GMF releases study on NATO’s Mediterranean Dialogue
The German Marshall Fund on Friday (13 July 2018) presented a new study on NATO’s Mediterranean Dialogue partnership programme, offering recommendations to take the 20-year-old programme forward based on interviews with officials and experts from the Middle East and North Africa and NATO.
The German Marshall Fund presents its study ‘’The Future of NATO’s Mediterranean Dialogue: Perspectives on Security, Strategy and Partnership’’ to a diverse audience of experts, academics, journalists and NATO officials.
Titled ‘’The Future of NATO’s Mediterranean Dialogue: Perspective on Security, Strategy and Partnership’’, the 39-page study offers an independent assessment of the value and prospects for NATO’s Mediterranean Dialogue against the changes in the security environment. The release of the report was timed to coincide with NATO’s Brussels Summit, which approved a series of political and practical cooperation initiatives for a more strategic, focused and coherent Alliance approach to the Middle East and North Africa.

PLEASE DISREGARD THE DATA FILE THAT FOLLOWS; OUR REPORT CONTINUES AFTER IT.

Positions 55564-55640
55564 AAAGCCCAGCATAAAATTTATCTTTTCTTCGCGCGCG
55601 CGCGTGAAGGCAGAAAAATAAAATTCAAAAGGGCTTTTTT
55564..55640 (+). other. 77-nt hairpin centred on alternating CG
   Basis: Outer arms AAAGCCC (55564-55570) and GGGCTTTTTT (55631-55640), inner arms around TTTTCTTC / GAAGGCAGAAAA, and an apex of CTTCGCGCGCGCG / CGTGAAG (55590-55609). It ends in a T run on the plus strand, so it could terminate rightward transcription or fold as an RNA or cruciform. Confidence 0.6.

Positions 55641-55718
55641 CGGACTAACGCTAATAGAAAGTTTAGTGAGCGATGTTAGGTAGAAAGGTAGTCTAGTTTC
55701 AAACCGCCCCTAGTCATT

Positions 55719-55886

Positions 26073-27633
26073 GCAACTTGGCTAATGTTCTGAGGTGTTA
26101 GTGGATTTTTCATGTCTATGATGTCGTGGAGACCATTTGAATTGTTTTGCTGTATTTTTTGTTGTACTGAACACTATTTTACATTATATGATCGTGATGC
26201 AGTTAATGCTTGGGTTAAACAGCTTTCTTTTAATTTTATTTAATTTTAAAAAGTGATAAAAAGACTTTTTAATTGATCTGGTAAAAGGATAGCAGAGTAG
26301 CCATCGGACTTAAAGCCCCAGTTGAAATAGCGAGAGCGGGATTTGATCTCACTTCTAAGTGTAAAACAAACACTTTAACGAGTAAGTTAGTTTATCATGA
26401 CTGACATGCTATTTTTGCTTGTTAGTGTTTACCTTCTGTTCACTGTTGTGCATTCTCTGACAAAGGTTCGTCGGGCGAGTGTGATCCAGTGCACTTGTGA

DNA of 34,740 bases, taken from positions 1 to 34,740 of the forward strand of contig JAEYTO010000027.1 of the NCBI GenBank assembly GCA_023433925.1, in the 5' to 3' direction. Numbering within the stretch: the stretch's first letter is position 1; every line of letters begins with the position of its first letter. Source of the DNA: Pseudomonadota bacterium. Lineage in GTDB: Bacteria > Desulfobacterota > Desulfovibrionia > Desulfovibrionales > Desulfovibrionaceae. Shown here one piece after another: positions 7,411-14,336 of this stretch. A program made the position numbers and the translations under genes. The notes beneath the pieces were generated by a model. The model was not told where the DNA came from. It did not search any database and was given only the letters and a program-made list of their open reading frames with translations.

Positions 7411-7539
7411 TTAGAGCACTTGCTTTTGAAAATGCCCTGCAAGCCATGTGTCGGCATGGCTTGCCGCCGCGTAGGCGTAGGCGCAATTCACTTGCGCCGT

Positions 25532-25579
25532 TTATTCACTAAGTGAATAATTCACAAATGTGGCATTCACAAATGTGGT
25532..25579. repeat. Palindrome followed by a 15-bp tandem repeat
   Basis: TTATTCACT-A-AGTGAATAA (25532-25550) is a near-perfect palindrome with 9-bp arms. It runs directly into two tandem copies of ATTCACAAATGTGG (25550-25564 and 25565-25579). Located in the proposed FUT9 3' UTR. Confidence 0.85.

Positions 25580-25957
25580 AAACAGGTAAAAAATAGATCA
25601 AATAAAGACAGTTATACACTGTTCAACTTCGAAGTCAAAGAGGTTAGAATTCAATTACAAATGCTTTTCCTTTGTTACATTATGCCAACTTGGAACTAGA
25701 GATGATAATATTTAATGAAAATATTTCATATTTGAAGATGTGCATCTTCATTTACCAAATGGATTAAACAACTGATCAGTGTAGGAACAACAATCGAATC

Speaking to an audience of policy experts, academics, journalists and NATO officials at GMF headquarters in Brussels, NATO Assistant Secretary General for Political Affairs, Ambassador Alejandro Alvargonzalez, said the Mediterranean Dialogue provides a unique forum through which Allies and partners from the Mediterranean region can discuss, assess and jointly address the security challenges. “We strongly believe that we are safer when our neighbors, too, are more secure”, Mr. Alvargonzalez said. He added that Allies and partners share many security concerns, from socio-economic challenges to illicit trafficking of small arms, terrorism, and human trafficking. Under these conditions, the need to foster a shared security community in political and practical terms was evident.
Other panelists also discussed NATO’s role in the region and future opportunities for cooperation in the framework of the Mediterranean Dialogue. NATO’s Mediterranean Dialogue began in 1994. It brings together NATO Allies and Algeria, Egypt, Israel, Jordan, Mauritania, Morocco, and Tunisia. Its premise is that transatlantic and Mediterranean security are closely linked.